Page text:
Due to the fact that the Ducati singles were a mass produced machine in either road trim, or in Scrambler guise, there are a fair amount of them still floating about in varied conditions. Prices?   I've let it be known for many years that I have never paid more than $200.00 for a basketcase 250, though these are usually nearly complete rollers, sometimes even with an extra engine included in the deal. The 250 that I have campaigned for so many years was purchased for the pricey sum of $50.00 from one of my team members in the early 1980s, Eric Tucker having only paid $25.00 for it a year earlier.  As historic racing becomes ever more popular, the prices will increase while availability decreases. Here's one for ya...  Two pick-ups arrive at our shop, the driver comes in and asks, and “you interested in some Ducati parts?”  Bret Morshead and I walk out to look it all over and ask about prices, at which point we're told, "we'll dump it all here or at the dumps, doesn't matter to me". With that, we instruct them to off load the lot in front of our doors (and next to the dumpster).  What a mess! Now we had to sort the pile and clean it up before going home. With the dumpster open we'd form two piles, a "keep it" and "dumpster" pile. Hours later we'd over filled the dumpster with many unusable parts, namely body work, while the "keep it" pile contained a number of engines, frames, forks and wheels. Over the next couple of years we'd build a number of machines from this scrap pile, including WCBR6 (our 350GP) and WCBR7 (our 200GP), plus three "customer" 350s and one 250 we'd send to Japan.  Pretty good haul if I do say so myself.
There are many routes one can follow when seeking to purchase a machine suitable for historic racing. As already mentioned you can search around and buy yourself a $50.00 box-o-bits, maybe spend $200.00 and get a rusty-roller, possibly blow $1500.00 on some worn-out racing-rat, OR... go whole hog and purchase a race ready machine from someone like us for $4000.00 and up. It’s your choice.  Purchasing a race-ready machine has its advantages, though the term "race-ready" may not be an exact description, as many machines will need a bit of sorting out prior to, or during the race meet weekend. In the past, WCBR, when selling a race-ready machine, has offered its buyers a track-testing program, this is where we take the bike to an available track for a day of testing and tuning, after which we'd deliver the machine "race-ready", only final gearing and numbers being needed to complete the package.  Some racers and/or owners find that they'd rather build their own machine, either completely, or partially, meaning; they would build the chassis, while the engine was subbed out to someone like myself, Henry Hogben, or Syd's.  I must admit that building the machine and the constant development and tuning is (at times) more fun than racing the thing, thus I understand completely when the customer says he wants to do it himself. In some cases, where we failed to sell a race-ready machine, the owner was soon banging down our door to either have us sort his machine out, or to purchase one, having felt that he failed in his attempt to build a racer. With that said, I hope "Ducati Singles by WCBR, A Competition Manual” will help each and every Ducati single pilot in some way or another, as it seems that lack of information is part of the problem why some of these machine fail to finish a race, or are un-competitive.  Within these pages I've tried to go through each subject thoroughly, giving blow-by-blow details on the servicing or overhauling of the machine. Modifications to increase displacement and horsepower are always sought after, as many a rider has called trying to bend my ear, thus I've included a few pointers. Finally I've included a speed parts list, as well as a parts catalog to aid as a reference book and to speed ordering of spares. With the increasing popularity of historic racing throughout the world I thought it about time I completed the project I began so many years ago. As the title suggests, this was written with the competition rider in mind, and it is not a restoration book for those seeking information regarding stock machines, though some of the information supplied may be a great value to them.  The majority of the service instructions come from the material we supplied with Ducati’s built and sold through my shop, thus it is proven material. As my road racing career draws to a close, if you can call it career, and historic racing booms worldwide, I thought it about time I seek out a publisher and then put my brain to work on the god-awful task of completing this book that will cover the machines I've come to love and be known for... the Ducati OHC Single.  I must say that the little Ducati single has brought me more memories and pleasure than any other motorcycle I've owned or raced, its dependability, ride ability and ease of maintenance making life all that much more pleasurable. You must admit, that racing a 250cc machine against 350s or 500s, and then beating them into the ground on occasion is far more of a thrill than just beating the other 250s. Or how about racing a 350 against modern Sound-of -Single machines, then winning it all by over a lap? Oh what fun.   My brace of Ducati’s; my 200, the 250, and the 350 are all machines, I believe, I should have been racing when they were new (as once suggested to me by someone I respect very much in the racing world), as I may have accomplished more with them then I ever did with the Triumph 750s I raced for all so many years against the Japanese invasion or the big Ducati Twins.  Really, when I think about it, I've always raced "vintage" machines, as I never once had a new "modern" competitive bike, instead I soldiered on racing out dated machines, then switched to historic racing for one simple reason, I loved the machines of that era and got a charge out of riding my Ducati’s quick.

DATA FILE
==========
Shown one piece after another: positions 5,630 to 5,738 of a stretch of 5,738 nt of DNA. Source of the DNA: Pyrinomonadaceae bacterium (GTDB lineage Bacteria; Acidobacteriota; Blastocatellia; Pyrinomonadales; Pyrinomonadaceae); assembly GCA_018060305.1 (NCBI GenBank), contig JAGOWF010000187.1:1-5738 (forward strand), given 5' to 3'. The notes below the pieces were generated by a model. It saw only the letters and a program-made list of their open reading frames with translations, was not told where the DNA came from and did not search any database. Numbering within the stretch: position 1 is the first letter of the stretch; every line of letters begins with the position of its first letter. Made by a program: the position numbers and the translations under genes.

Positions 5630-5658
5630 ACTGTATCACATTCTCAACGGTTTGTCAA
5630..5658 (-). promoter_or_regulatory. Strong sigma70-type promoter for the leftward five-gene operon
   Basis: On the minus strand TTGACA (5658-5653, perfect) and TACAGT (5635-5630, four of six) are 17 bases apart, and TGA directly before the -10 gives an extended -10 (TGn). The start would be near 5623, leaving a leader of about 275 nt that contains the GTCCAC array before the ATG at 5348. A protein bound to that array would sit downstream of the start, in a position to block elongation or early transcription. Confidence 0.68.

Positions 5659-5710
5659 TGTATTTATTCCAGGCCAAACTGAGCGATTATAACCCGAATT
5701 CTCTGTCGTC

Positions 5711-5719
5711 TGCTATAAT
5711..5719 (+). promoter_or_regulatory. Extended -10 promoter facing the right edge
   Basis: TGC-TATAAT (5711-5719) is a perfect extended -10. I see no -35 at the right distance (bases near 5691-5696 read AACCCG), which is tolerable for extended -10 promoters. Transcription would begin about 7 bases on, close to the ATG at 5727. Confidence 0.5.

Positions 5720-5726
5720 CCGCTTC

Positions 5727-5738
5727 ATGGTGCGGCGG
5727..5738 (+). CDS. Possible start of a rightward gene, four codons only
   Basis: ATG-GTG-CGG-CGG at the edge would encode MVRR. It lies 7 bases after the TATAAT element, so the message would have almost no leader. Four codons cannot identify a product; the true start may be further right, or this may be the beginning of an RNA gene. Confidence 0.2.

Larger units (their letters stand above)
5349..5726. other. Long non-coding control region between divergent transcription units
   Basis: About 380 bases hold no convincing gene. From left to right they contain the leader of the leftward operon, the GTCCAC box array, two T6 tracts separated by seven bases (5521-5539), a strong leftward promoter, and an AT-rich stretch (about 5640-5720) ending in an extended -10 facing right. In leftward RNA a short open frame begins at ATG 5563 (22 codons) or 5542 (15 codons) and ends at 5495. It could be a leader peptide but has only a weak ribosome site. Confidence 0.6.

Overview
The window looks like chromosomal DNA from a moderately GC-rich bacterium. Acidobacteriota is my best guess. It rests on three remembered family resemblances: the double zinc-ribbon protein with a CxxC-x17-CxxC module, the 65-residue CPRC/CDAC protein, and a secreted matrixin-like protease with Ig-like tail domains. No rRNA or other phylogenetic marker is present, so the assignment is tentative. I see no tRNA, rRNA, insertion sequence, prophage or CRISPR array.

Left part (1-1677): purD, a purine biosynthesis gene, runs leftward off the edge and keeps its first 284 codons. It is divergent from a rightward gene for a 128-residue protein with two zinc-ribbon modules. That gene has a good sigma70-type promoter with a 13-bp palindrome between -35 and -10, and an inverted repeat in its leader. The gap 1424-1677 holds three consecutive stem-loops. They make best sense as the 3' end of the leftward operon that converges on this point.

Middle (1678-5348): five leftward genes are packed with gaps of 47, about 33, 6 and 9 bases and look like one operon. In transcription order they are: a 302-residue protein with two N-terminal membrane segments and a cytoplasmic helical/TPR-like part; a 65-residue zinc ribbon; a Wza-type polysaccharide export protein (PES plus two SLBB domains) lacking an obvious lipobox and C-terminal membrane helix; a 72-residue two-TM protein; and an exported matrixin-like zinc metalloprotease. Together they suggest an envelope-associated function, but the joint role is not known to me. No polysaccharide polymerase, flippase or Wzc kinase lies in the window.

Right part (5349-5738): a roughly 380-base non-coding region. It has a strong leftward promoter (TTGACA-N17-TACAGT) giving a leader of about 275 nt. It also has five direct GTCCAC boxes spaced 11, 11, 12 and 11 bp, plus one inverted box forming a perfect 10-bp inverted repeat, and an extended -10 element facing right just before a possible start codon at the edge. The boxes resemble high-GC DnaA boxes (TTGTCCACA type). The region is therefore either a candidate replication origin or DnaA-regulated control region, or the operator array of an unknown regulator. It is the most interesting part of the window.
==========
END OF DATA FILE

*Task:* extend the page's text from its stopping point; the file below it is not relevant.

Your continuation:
Michael R. Green  #21
Tracy, California 1997
Left: Sears Point, Aug 1997